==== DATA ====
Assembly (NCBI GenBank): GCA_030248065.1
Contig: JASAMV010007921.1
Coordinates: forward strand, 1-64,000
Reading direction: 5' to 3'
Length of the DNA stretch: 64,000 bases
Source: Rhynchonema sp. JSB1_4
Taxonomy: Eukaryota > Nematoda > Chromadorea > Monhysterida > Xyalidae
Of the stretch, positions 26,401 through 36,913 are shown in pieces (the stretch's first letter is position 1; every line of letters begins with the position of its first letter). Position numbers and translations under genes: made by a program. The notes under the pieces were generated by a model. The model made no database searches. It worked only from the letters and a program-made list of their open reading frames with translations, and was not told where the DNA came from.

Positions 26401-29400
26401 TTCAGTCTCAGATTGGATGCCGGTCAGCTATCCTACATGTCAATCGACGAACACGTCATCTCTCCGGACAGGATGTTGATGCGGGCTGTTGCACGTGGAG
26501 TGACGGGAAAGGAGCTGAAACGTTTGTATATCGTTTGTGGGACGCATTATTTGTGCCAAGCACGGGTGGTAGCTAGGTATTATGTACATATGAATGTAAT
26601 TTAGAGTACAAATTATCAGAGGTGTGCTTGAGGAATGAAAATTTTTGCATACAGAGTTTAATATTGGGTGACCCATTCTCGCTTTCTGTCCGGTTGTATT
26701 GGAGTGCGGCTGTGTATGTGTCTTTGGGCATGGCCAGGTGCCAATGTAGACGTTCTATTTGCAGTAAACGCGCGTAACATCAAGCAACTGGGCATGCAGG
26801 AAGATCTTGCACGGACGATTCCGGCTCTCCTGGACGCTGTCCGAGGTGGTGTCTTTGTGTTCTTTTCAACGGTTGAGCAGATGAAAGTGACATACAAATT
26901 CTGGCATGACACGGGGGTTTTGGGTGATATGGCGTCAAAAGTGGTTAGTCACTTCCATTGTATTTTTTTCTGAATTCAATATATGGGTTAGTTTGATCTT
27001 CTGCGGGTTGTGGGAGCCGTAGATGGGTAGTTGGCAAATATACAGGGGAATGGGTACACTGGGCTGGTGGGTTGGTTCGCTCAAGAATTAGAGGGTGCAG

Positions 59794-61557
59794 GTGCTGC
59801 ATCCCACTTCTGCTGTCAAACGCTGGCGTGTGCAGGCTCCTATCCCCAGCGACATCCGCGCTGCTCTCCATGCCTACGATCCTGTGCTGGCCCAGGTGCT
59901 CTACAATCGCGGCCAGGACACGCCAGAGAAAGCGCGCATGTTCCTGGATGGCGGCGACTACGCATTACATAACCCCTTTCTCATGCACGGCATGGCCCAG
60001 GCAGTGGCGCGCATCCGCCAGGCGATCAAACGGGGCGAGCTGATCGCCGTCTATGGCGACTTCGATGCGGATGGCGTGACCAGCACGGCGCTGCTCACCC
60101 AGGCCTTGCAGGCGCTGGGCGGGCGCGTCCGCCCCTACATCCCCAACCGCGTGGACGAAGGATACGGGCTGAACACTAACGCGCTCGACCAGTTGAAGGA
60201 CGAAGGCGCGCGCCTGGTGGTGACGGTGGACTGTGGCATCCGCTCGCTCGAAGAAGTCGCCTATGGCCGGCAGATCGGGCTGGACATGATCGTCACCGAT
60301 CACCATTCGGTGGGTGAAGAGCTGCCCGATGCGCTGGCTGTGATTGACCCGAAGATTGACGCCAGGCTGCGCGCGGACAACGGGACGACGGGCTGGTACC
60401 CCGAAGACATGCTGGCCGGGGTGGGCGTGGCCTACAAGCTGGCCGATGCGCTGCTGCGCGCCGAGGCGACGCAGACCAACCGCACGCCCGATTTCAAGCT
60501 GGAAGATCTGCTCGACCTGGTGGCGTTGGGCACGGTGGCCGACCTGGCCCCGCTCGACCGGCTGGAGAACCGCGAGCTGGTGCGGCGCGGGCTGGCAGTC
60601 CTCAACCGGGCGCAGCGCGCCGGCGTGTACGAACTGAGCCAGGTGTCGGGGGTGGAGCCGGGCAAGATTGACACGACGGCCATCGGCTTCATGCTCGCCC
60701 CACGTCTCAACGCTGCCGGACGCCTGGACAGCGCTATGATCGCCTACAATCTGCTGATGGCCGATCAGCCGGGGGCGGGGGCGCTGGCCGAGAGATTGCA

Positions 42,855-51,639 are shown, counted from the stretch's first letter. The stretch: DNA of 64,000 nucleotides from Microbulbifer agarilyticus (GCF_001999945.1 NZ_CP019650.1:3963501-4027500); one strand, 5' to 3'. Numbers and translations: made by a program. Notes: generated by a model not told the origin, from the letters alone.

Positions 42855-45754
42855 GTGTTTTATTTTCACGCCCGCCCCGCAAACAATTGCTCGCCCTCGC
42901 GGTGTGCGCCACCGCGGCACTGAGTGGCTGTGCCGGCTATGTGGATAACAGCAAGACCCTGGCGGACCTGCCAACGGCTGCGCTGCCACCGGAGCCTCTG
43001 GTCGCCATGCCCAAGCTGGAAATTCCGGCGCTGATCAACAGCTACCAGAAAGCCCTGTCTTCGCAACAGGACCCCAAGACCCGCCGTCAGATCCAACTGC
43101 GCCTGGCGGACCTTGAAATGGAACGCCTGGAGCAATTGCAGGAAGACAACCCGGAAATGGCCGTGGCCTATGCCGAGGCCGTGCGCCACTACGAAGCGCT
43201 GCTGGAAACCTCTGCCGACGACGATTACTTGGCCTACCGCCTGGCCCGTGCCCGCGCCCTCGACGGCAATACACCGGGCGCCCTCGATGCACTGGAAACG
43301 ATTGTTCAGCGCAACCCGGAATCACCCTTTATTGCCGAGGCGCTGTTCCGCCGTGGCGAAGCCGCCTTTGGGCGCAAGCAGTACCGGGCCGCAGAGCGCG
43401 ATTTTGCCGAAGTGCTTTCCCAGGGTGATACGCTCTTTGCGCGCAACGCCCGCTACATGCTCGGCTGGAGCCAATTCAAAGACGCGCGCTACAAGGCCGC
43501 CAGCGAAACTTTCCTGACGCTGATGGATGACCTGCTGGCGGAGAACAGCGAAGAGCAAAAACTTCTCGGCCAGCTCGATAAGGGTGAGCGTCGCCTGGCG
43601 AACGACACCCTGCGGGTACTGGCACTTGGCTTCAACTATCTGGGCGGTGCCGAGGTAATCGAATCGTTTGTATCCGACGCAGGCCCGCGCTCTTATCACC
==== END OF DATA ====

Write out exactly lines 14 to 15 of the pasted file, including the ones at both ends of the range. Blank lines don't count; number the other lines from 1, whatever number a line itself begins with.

26801 AAGATCTTGCACGGACGATTCCGGCTCTCCTGGACGCTGTCCGAGGTGGTGTCTTTGTGTTCTTTTCAACGGTTGAGCAGATGAAAGTGACATACAAATT
26901 CTGGCATGACACGGGGGTTTTGGGTGATATGGCGTCAAAAGTGGTTAGTCACTTCCATTGTATTTTTTTCTGAATTCAATATATGGGTTAGTTTGATCTT